Fuel prices cut at Asda as wholesale costs fall

Asda is cutting fuel prices amid a fall in wholesale costs.

Wednesday, 5th June 2019, 11:52 am
Updated Wednesday, 5th June 2019, 12:52 pm
Drivers have suffered a "miserable" fourth month in a row of fuel price increases, new figures show.
Drivers have suffered a "miserable" fourth month in a row of fuel price increases, new figures show.

The supermarket giant announced it will reduce the price of diesel by up to 3p per litre and petrol by up to 1p per litre from Thursday.

That means drivers will pay no more than £1.29 per litre for diesel and £1.27 per litre for petrol at all its filling stations.

Asda said the decision is due to a recent drop in wholesale costs, with the price of oil falling by around 9% last month.

Four consecutive months of average fuel price increases in the UK mean that since February the cost of filling a typical 55-litre family car has increased by £6 for petrol models and £3.80 for diesel models.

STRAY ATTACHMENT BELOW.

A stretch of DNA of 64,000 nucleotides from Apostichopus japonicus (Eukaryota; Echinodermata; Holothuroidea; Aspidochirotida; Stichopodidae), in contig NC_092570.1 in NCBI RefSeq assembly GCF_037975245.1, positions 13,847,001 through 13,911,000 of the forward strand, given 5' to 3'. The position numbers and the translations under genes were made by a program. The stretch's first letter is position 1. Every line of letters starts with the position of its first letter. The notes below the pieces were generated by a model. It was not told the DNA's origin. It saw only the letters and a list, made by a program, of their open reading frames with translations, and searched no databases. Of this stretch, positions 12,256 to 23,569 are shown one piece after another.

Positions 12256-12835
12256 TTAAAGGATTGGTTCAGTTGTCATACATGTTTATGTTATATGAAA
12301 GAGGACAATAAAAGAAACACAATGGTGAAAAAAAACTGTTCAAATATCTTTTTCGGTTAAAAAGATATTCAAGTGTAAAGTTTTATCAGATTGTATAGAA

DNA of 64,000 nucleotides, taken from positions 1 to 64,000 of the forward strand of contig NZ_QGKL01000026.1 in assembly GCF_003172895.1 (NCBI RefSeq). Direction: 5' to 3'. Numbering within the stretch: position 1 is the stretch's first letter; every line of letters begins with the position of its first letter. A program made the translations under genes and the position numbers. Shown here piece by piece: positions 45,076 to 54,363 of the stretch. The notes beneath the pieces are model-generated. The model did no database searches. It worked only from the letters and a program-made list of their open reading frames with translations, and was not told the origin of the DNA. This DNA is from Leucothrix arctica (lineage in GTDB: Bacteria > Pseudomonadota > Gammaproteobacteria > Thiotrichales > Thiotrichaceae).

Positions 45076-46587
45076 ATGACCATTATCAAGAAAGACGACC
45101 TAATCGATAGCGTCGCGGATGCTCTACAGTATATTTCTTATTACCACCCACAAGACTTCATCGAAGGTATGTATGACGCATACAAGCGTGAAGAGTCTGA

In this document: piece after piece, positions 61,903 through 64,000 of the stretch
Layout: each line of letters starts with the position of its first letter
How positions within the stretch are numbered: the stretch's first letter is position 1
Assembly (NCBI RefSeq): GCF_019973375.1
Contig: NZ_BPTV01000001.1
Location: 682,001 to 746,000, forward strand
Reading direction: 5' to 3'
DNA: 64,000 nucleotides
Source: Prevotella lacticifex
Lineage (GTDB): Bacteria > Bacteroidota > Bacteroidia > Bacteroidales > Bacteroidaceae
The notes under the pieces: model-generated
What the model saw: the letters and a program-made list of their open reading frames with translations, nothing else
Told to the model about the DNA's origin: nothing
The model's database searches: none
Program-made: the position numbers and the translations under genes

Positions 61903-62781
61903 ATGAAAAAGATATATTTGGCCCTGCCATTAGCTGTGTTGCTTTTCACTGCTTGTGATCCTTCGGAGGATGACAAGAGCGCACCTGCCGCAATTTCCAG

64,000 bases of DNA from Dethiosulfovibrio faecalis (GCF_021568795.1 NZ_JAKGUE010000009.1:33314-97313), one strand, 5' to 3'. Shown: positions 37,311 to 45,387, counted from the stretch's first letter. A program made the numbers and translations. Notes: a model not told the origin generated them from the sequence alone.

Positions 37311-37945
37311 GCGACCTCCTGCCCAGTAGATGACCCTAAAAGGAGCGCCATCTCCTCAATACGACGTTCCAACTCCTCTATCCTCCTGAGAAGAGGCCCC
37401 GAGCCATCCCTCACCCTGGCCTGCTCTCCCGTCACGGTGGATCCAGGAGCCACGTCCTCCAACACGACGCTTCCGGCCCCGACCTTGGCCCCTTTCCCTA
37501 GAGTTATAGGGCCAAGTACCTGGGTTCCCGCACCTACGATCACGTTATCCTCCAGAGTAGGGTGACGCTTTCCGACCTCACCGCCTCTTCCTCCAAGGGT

AA fuel price spokesman Luke Bosdet said drivers have been "thrown around on a year-long pump price rollercoaster" with prices fluctuating by up to 10p per litre.

He went on: "Families with cars react badly to price shocks, but worse still when falling wholesale prices aren't reflected at the pump.

"In the past fortnight, wholesale petrol and diesel prices have dropped but average UK pump prices have continued to rise."

RAC fuel spokesman Simon Williams said: "Diesel drivers especially will be relieved to see pump prices finally going down instead of up.

"While this is obviously welcome it's important to realise that the drop in wholesale costs has been dramatic, meriting far bigger price reductions for both petrol and diesel.

"For this reason we view this round of cuts very much as a good start. We should really see more in the next week or so.

"We would very much like to see retailers reflect wholesale price reductions more closely. This is particularly the case with diesel, which has been a similar price to petrol on the wholesale market for some time, yet is still 5p a litre more expensive on average on the forecourt."